The National Tropical Botanical Garden (NTBG) is pleased to announce that The Garden Club of America (GCA) has named Charles R. “Chipper” Wichman, President, Director, and Chief Executive Officer of the institution, as the recipient of its 2018 Medal of Honor.
Why Map Rhode Island's Trees?
According to the USDA Forest Service, our urban forests provide a multitude of benefits:
- Trees improve air quality by lowering air temperatures, altering emissions from building energy use and other sources, and removing air pollutants through their leaves.
- By storing carbon and reducing carbon emissions from power plants through lowered energy use, urban trees have a far-reaching impact on global climate change.
- The preponderance of asphalt and concrete in urban settings causes a “heat island” effect that increases urban air temperatures by several degrees. A shaded urban neighborhood provides heat island mitigation that reduces business and household energy use.
- The reduction in expansion/contraction of asphalt caused by the shade from urban street trees can increase pavement life and reduce road maintenance costs, thus providing a synergistic reduction in the use of petroleum products that are found in roadway overlays.
- Trees intercept rain on their leaf, branch and stem surfaces and by absorbing water through their roots. For every 5% increase in tree cover in urban communities, there is a 2% reduction in stormwater runoff and its corresponding contaminants that would otherwise enter local waterways as well as burden treatment plants.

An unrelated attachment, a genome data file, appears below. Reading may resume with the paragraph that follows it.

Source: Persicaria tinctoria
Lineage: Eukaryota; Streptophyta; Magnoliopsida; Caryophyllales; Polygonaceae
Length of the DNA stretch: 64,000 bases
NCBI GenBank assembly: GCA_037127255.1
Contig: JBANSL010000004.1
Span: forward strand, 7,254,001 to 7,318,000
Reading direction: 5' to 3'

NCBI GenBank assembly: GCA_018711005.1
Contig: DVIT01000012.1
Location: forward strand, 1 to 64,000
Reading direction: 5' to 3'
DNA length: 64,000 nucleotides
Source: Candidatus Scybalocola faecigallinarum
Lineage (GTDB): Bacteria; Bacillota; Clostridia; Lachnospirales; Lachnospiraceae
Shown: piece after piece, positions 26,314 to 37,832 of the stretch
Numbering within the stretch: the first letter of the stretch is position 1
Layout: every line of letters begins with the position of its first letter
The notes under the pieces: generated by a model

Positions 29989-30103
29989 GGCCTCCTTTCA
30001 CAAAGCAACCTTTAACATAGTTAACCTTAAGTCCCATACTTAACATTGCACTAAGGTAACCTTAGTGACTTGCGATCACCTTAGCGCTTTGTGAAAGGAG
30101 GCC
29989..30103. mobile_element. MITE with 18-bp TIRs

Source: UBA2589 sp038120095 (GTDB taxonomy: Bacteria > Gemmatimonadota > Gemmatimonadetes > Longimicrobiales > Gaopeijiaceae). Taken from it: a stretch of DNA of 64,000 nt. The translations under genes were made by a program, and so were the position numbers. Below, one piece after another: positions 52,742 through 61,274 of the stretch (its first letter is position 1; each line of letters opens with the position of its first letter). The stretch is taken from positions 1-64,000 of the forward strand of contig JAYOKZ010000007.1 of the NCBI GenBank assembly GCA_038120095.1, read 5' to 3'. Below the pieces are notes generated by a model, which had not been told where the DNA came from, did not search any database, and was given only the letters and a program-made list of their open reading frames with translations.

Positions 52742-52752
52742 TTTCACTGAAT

- Urban trees increase residential and commercial property values, and tree-lined commercial streets enjoy a marked increase in retail activity.
- A healthy tree canopy provides a myriad of social and health benefits to the urban population.
An important first step in the urban forest management process is the completion of a comprehensive tree inventory that documents the location and condition of existing trees and tree planting sites in a community.
Despite the proven importance of the urban forest, the agencies responsible for tree management in the United States are frequently under-funded, short-staffed and their priorities are necessarily driven by weather damage, impact on electrical lines and other reactive activities. In many communities, citizens, students and non-profit organizations that are passionate about greening their communities could potentially supplement the government activities by planting and caring for trees. However, they lack the necessary tools they need to work together effectively, share critical information, and document ongoing progress.
OpenTreeMap is a wiki-inspired tree inventory system that addresses these issues by enabling both government and non-government stakeholder groups to collaborate in a more effective and consistent manner, thus making tree inventories widely available and more affordable for interested communities nationwide. The mobile version of the application leverages a smart phone’s GPS for tree location data and provide the ability to capture and upload digital photographs of each tree for posting on the website or for species identification purposes. OpenTreeMap calculates the benefits of each tree on the surrounding air and water quality. In addition to using this data to maintain existing trees, communities can also evaluate cost benefits by species that will guide future tree planting efforts and potentially address environmental issues specific to a street or neighborhood.”